Jeremy Deppe received a text message at 4 a.m. on a chilly January morning. It was from his father, Dale Deppe, the owner of Spring Meadow Nursery, and it included a photo of the nursery’s office engulfed in flames.
Jeremy, the nursery’s general manager, was six hours away attending his son’s soccer tournament.
“I told my wife and kids, ‘I’ve got to go,’” he says. “You’ll have to find a way home because I’m leaving right now.”
By the time he made it back from Ohio to Grand Haven, Mich., the fire crews had left and the office was a smoldering ruin.
Firefighters from six different townships had worked through the night to subdue the blaze. The first fire crews responded within five minutes of receiving the 2:48 a.m. call reporting the fire. But when they arrived on the scene, the roof of the office building had already collapsed. The fire chief from Robinson Township, Spring Meadow’s local department, knows how valuable the greenhouses are to the business. In fact, when his crew first arrived, their first move wasn’t to begin working on the office – the building that was actually on fire. They touched the walls of the greenhouses closest to the office, found that they were hot to the touch, and started hosing them off. If not for that quick-thinking action, the fire might have claimed the high-value structures and young plants housed within them. The firefighters continued working through the night until nearly 8 a.m., and ultimately succeeded in protecting the nursery’s multimillion dollar investments in plants and structures.
After the fire crews left, the Spring Meadow staff started combing through the wreckage. There wasn’t much to save.
“We found some books, T-shirts, coffee mugs but they were all charred up,” Jeremy says. The nursery’s IT team tried to salvage the company’s servers, but they were unrecoverable.
However, the nursery was prepared for a disaster of this magnitude. Most of the nursery’s documents and data were backed up digitally, but some important paperwork was stored in fireproof cabinets in the office. The cabinets held contracts with several large customers, as well as plant patent and trademark documents. The fireproof cabinets lived up to their name. Some of the files on the top shelves were slightly damp from steam released as the cabinets heated up during the blaze, and everything reeked of smoke, but all of the files survived. Spring Meadow is contracting with a company to clean and scan those documents, so they will have digital copies of everything going forward.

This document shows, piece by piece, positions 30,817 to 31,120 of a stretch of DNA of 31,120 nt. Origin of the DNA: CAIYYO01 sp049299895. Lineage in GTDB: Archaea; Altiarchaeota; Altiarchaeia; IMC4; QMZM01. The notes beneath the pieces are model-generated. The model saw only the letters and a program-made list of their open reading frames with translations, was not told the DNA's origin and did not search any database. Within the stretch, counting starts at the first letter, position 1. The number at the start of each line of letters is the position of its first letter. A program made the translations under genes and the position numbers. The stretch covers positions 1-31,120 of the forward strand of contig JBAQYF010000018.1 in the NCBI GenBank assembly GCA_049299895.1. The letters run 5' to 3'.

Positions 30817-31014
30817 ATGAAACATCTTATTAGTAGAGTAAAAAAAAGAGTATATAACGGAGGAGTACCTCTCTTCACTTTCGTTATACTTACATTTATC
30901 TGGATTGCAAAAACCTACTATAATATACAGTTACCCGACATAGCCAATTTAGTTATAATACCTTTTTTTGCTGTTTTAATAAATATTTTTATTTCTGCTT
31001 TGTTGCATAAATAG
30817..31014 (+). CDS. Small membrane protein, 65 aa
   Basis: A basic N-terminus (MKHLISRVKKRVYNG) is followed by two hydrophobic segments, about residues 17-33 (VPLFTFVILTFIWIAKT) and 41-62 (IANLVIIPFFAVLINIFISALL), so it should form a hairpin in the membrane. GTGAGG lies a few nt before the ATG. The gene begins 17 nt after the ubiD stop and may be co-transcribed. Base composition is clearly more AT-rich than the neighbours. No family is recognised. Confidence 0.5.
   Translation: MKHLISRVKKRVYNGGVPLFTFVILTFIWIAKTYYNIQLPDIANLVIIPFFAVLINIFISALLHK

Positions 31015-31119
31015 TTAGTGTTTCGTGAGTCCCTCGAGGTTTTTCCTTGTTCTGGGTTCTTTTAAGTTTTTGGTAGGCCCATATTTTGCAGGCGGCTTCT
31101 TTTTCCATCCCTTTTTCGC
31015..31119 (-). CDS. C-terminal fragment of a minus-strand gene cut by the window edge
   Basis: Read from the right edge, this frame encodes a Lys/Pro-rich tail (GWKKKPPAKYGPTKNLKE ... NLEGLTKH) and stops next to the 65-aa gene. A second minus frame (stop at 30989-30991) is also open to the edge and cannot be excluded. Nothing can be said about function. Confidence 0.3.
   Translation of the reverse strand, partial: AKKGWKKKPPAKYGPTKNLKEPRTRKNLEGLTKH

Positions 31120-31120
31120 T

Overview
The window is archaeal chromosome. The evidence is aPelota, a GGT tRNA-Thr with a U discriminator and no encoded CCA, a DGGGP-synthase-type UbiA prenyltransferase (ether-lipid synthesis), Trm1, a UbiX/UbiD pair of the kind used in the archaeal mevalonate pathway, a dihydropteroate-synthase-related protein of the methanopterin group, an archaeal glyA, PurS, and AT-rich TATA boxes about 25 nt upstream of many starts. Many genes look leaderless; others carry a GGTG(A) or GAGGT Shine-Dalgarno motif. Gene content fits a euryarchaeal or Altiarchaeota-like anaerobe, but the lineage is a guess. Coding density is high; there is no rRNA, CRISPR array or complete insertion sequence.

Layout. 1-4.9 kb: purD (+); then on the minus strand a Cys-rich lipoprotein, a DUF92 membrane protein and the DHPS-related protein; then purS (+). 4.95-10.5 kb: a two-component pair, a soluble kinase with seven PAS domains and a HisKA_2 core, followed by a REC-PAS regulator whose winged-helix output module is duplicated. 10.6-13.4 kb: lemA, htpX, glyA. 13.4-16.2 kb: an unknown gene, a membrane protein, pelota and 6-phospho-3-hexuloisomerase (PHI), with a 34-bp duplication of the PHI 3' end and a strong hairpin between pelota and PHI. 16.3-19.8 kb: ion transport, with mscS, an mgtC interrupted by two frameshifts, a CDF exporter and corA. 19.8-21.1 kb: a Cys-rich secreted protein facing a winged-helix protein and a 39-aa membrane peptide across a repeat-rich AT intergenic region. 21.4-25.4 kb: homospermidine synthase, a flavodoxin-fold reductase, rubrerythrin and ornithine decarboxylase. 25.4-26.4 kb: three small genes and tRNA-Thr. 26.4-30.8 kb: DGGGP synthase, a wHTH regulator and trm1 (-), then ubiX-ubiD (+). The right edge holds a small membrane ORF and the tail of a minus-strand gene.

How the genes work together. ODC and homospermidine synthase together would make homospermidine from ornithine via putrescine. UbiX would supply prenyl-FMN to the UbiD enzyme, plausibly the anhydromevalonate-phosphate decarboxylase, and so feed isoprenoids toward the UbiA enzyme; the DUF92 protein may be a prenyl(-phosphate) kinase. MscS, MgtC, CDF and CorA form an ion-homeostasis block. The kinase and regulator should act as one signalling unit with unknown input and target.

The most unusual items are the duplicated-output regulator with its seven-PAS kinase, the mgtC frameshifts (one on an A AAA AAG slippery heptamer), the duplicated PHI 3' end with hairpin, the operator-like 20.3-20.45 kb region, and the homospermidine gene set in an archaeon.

Of course, the destruction of the office created plenty of logistical difficulties for the nursery. The phone system, internet and computer networks were all housed in the office. There was no drinkable water, because the well used for that particular purpose was in that building. Several of Spring Meadow’s greenhouses were electronically controlled from that office.
The Spring Meadow team began the reconstruction effort by asking questions and setting priorities. One of the first decisions the group made was to use the lunchroom as the new office. Once that decision was made, the next steps could be set in motion. The top priorities were getting electricity back and being able to control the greenhouses again, getting water up and running so employees could use the bathrooms, and re-establishing communication with the outside world. Spring Meadow brought in contractors to add electrical outlets and wiring, fiber and network connections for 40-plus new computers.
Water and power were back by Monday, internet was back on Tuesday, environmental controls were in place by Wednesday and employees’ computers were mostly set up by Friday. In many ways, Spring Meadow was back to business within a week, though Jeremy says that has less to do with Spring Meadow than its business partners. For instance, Argus Controls, Spring Meadow’s main supplier of environmental controls, overnighted new main units to replace those lost in the fire. The production team didn’t have to hand-water its liners for long.
“You’re only as good as your partners,” he says. “A lot of this work was done by outside contractors that we use on a regular basis. We called them on Sunday afternoon and said ‘We’ve had a fire. We’re going to need your help this week.’ They did whatever they had to do to be here and get us back up and going. They worked some long hours to do it. To me, they’re not vendors, they’re partners. It’s times like these where it really shines through that they care about us and we care about them. We help each other out.”
Photo: Rob Sackyta